If that's the main reason then heavy weighted partial reps could have a similar result to strengthen tendons and ligaments

http://forums.anabolex.com/showthread.php?t=39240

Heavy partials do help. They cannot approach the same stresses achieved during disadvantaged lifts such as the planche. No matter how heavy you do partial benches, and I know this for a fact because I used to do 4-6 inch partial reps on a smith machine with 675(7 45's on each side plus the bar, which is about 45 lbs), yea, that's not a mistype, you can't put as much stress on the elbow connective tissue as you do in a full planche. They will make you stronger, for sure, and they will do more for your tendons than the weights you use during full ROM lifts, but they cannot fully prepare you. Math doesn't let them. Stupid, stupid math... As a side note, despite being able to move that on the smith, I could move but not control 405 on a free bar. Smiths do NOTHING for your stabilizers. My free bench press 1RM did go up from 320 to 385 over a 4 month period due to the strength gains from the heavy partials.

Now as far as neurological specificity, the straight arm movements are quite literally completely different from bent arm. The motion arms are different and muscle activation is different, and the movement of the center of gravity relative to the rest of the body is different, which leads back do different motion arms and muscle activation.

That's the main point I'd like to know more. I don't want to be a nerd or loose myself in theoretical speculations but I'd like to know the science behind it. So far nice explanations were given more at a macroscopical level (angle difference and histological difference of connective tissue), what about at cellular and molecular level? Take for instance Greasing the Groove which is explained with synaptic facilitation. When you say different muscle activation what do you mean exactly? Difference at the synapses? At the motor neurons firing/stimulation?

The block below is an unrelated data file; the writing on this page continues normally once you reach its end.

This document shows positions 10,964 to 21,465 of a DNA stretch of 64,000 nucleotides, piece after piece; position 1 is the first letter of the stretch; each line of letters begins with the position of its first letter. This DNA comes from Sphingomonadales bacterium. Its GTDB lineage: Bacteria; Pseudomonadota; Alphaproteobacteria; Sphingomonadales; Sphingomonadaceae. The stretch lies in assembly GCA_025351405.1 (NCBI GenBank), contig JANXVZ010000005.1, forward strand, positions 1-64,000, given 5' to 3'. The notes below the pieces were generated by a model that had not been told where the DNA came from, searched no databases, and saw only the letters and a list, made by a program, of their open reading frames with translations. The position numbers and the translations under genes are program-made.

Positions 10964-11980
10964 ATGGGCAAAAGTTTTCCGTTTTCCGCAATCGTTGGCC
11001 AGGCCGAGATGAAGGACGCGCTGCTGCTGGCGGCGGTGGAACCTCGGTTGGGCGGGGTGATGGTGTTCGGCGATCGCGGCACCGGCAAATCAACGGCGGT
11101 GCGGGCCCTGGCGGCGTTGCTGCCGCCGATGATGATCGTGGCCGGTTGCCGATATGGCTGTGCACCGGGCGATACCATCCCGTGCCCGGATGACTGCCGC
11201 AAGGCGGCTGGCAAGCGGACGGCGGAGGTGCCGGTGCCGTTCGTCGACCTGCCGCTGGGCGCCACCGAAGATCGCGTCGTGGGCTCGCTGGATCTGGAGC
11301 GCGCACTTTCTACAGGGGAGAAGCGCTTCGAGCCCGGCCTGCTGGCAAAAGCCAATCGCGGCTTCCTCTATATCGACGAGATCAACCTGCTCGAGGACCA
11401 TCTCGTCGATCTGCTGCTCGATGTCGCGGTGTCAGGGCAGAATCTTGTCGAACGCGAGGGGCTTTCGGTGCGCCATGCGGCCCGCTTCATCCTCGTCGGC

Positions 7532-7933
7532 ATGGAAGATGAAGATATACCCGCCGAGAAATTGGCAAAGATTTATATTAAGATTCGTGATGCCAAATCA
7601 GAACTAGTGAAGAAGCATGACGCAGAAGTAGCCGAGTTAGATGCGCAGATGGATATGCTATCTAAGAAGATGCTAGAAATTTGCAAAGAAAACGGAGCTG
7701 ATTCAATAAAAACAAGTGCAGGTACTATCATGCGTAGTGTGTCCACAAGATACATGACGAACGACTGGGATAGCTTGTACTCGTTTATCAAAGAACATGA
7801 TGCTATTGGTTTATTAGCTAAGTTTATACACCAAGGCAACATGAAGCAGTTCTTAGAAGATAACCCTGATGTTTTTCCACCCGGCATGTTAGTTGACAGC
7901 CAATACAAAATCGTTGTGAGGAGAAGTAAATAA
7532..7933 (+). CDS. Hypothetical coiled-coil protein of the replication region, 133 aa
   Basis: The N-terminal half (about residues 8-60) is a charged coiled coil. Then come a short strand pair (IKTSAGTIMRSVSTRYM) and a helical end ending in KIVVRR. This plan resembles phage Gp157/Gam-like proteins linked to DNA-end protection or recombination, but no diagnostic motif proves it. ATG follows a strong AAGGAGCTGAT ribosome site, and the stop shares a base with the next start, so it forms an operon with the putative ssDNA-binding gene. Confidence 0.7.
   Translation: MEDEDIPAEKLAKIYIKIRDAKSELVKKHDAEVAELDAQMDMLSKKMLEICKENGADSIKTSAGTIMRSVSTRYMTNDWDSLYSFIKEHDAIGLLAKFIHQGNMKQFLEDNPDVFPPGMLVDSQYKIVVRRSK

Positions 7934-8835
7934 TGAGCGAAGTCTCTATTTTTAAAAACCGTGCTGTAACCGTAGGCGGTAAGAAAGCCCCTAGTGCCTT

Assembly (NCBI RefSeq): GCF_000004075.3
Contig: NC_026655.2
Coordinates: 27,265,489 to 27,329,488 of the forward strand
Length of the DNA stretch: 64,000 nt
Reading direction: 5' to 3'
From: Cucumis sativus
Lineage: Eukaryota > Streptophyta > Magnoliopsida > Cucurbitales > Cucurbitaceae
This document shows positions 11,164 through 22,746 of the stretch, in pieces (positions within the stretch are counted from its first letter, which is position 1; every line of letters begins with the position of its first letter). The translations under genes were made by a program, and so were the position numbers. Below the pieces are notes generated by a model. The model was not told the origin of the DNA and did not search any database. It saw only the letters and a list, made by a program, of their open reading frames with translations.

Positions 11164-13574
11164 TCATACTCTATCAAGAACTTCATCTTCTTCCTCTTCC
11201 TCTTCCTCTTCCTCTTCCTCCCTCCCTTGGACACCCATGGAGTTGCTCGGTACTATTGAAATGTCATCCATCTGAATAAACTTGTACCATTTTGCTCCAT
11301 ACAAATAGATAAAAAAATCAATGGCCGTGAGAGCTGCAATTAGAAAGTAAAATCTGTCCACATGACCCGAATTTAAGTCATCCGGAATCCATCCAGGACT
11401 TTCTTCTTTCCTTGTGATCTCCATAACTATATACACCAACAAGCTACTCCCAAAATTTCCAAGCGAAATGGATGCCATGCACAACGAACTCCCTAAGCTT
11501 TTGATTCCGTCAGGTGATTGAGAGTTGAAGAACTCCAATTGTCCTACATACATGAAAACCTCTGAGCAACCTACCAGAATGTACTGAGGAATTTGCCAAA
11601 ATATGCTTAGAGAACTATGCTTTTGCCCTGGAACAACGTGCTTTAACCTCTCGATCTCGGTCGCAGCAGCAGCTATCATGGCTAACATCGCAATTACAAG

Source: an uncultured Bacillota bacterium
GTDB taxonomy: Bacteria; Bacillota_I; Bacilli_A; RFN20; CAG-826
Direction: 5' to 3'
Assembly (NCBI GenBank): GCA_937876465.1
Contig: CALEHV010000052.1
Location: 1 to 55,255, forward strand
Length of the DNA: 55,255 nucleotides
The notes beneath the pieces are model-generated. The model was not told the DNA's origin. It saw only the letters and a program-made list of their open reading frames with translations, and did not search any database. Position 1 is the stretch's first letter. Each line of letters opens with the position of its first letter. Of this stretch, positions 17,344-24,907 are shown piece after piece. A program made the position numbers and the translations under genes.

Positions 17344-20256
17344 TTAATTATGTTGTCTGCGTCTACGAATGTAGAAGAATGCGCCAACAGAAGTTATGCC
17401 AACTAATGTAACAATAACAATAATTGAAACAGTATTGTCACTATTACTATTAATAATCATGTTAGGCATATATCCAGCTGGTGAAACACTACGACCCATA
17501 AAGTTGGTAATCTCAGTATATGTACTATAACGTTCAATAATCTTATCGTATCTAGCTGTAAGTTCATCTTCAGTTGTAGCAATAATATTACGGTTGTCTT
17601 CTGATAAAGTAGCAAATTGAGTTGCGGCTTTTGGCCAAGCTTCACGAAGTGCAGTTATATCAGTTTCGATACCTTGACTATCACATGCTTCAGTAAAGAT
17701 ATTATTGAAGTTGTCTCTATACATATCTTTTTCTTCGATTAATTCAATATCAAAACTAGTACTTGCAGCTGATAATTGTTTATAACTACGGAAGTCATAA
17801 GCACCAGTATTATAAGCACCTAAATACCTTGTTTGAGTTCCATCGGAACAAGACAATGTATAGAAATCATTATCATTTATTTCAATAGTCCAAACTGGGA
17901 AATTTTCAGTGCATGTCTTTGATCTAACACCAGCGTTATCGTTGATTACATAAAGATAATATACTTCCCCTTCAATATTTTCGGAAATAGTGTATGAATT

There isn't much to say here, you should be able to figure this out with a little common sense. When you perform any movement, say walking for example, your body learns to do a whole bunch of things at the same time, without you thinking about it. That process takes a long time. You use the same muscles standing up, but babies get good at standing up way before they get good at walking. Why? They use the same muscles to stand up as they do to walk, how come they aren't able to just walk all over the place? After all, if they can stand up on their own they are plenty strong enough.

The reason is that their body has not yet learned the specific pattern of motor neuron activation that allows efficient walking. That's all it is. Becoming proficient with movements is nothing more than the combination of 2 factors: the requisite muscular strength necessary to achieve the movement, and the learning of the motor neuron firing patterns that actually cause the muscles to successfully produce said movement.

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braindx

In some skills, such as rings handstands straight arm movements are harder to stabilize than slightly bent arm movements because of the inherent instability in trying to stabilize one joint versus two in the frictionless plane. Compensation is easier when you can move two joints simultaneously. Slightly bent arm handstands are about 4-5x easier than a straight arm handstand on rings. Same with straight arm supports versus slightly bent arm supports. Even most people when they are beginning handstand work have the tendency to bent their arms slightly instead of locking the elbows out in a non-frictionless plane.

In skills that require control, flexibility, and strength expressed simultaneously such as straight arm press handstands bent arm strength teaches incorrect movement patterns. There is very little to no carryover with bent arm work to such skills.

Otherwise, the rest is due to lack of time spent developing certain positions or neurally knowing what the position feels like so it's hard to apply any strength you may have developed. This is especially true with isometrics versus dynamic movements and the time spent on developing each.

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Joshua Naterman
In some skills, such as rings handstands straight arm movements are harder to stabilize than slightly bent arm movements because of the inherent instability in trying to stabilize one joint versus two in the frictionless plane. Compensation is easier when you can move two joints simultaneously. Slightly bent arm handstands are about 4-5x easier than a straight arm handstand on rings. Same with straight arm supports versus slightly bent arm supports. Even most people when they are beginning handstand work have the tendency to bent their arms slightly instead of locking the elbows out in a non-frictionless plane.